Mantras are words or phrases that are chanted out loud or internally as objects of meditation.

Often these mantras are associated with particular Buddhist figures, whose qualities can be cultivated by the repetition of the relevant mantra.

Mantra meditation predates Buddhism, probably by hundreds of years.

The origins of mantras go back at least to the Vedic tradition that preceded the Buddha, where mantras were used as incantations to influence or even to control, the gods.

In this section of our site, you can explore how we define mantra meditation, learn how mantra meditation works and read about the various figures that mantras are associated with and what their mantras mean.

Throughout history, cultures have believed in the sacred power of words.

They have believed that uttering certain words or names could control the external world, or control the unseen forces, like gods or spirits, that they believed acted upon the world.

We can see that in the English word “spell”, which can mean simply to put letters together to make words, or to use words in order to control the world through magic.

The words grammar and glamour have the same original meanings. Gramma-techne was the Greek term for the science or art of letters. This came into English as the word grammar, but also came in Scots (as “glammer”) to mean “to cast a spell upon” — to employ the science and art of letter magically in order to enchant.

The word glammer was anglicized as glamour and came to have its more contemporary romantic and aesthetic associations, where someone is able to influence us, not by the power of their words, but by the beauty of their appearance. So the English language contains fossilized notions that words can have magical powers.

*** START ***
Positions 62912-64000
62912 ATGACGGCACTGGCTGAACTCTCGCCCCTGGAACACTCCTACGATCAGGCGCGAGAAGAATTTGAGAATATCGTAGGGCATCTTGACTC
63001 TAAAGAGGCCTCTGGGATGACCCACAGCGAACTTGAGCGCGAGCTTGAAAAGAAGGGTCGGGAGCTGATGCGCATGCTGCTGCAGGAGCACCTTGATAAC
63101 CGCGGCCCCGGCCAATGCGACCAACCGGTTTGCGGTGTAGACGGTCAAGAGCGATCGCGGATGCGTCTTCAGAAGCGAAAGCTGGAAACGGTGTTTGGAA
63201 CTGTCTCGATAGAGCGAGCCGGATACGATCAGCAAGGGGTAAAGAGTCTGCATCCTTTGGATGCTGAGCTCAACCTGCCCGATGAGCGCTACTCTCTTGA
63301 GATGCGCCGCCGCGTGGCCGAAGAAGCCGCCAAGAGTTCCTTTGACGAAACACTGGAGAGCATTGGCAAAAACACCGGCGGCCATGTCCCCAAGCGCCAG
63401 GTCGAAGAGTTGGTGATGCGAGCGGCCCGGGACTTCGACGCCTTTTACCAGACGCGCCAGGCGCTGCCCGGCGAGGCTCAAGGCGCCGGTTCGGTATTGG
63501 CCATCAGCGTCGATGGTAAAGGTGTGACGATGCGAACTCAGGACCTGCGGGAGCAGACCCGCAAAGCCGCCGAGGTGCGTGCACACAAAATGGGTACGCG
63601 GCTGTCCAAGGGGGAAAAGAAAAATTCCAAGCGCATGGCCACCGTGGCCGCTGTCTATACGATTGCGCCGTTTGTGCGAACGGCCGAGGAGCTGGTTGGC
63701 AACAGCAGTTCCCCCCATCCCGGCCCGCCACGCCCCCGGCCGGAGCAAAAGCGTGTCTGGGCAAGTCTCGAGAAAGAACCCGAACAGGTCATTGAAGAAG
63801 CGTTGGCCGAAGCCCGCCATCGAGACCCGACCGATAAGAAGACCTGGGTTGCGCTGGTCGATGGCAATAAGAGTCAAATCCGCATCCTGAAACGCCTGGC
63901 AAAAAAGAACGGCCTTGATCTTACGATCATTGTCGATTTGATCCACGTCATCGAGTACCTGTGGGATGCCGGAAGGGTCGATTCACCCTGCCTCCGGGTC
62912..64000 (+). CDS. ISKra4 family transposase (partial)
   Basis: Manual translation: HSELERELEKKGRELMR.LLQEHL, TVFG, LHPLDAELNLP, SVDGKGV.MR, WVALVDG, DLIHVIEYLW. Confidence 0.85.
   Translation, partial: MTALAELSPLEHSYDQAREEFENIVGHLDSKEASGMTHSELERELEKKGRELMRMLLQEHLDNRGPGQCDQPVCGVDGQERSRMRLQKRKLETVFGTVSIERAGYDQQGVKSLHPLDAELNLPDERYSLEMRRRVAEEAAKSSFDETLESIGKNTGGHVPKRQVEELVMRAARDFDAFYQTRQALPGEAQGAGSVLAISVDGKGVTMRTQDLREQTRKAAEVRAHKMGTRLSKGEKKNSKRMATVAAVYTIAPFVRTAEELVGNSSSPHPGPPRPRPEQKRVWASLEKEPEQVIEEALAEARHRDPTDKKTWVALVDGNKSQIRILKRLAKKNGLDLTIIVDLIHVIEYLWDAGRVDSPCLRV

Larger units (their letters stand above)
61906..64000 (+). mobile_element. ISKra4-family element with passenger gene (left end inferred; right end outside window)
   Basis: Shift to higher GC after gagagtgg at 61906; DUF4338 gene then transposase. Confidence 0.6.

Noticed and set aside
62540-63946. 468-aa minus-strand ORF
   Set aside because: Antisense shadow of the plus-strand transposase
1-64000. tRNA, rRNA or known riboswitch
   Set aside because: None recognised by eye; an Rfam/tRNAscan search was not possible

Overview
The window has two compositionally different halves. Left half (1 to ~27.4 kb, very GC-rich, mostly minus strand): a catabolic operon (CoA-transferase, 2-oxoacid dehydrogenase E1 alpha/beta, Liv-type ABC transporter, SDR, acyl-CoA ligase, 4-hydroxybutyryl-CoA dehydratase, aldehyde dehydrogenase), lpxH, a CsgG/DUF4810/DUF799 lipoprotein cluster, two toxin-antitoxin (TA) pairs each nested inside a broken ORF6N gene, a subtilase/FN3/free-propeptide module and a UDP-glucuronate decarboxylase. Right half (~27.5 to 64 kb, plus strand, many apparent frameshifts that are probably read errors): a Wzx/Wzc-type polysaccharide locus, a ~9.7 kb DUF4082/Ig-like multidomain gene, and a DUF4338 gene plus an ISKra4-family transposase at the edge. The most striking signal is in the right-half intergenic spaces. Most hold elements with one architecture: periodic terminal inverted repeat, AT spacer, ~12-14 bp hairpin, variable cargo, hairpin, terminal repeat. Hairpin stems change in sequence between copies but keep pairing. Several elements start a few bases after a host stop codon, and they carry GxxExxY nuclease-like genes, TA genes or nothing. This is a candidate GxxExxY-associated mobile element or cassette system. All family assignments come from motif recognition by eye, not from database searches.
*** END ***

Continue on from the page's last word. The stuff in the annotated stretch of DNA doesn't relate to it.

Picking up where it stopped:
The word “enchant” is another word that suggests a connection between words — chanting — and influencing others.

This belief is the power of language was particularly strong when it came to the words that we call names.

In ancient India, it was believed that if you knew the true names of the gods, then you could call upon them and compel them to do your bidding.

Most of us still, it seems, have a lingering belief in the special nature of names. Imagine how you would feel if you discovered that someone had written your name of a piece of paper, put it in the toilet bowl before using the bathroom, and then flushed your name away. Or think about how hurtful it can be if someone makes fun of your name.

Although early Buddhism used chanting as a means of practice, and used the recitation of verses as a way of cultivating an awareness of the qualities of the Buddha (Buddhanusati), the use of mantras doesn’t seem to have come into Buddhism until the rise of the Mahayana traditions, which incorporated elements of the non-Buddhist approach to spirituality known as “Tantra.

Tantra made extensive use of mantras as ways of communing with and influencing the gods, and Buddhism co-opted this methodology as a way of getting in touch with the qualities of enlightenment.

The Mahayana had already developed a “pantheon” of symbolical figures in human form to represent the diversity of the enlightened state.

Given the close contact with the Tantric traditions, it was natural that these archetypal Buddhas and Bodhisattvas came to be associated with particular syllables and mantras.

Mantras are found in the Japanese Buddhist Nichiren tradition, where the recitation of Nam Myōhō Renge Kyō (Hommage to the White Lotus Sutra) is the main practice, and in the Japanese Shingon tradition.

In the Japanese Pure Land tradition, the mantra Namu Amida Butsu (Homage to Amitabha Buddha) is a key practice. Variations of this mantra are found in Vietnam, Korea, and China.

Strictly speaking, there are no mantras in the Buddhist Theravadin tradition, although there is much chanting. Chants of loving kindness, such as Sabbe Satta Sukhi Hontu (may all beings be happy), and chants of protection and blessing are very common, and these function as mindfulness practices in exactly the same way as actual mantras.

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*This article was originally published at www.wildmind.org.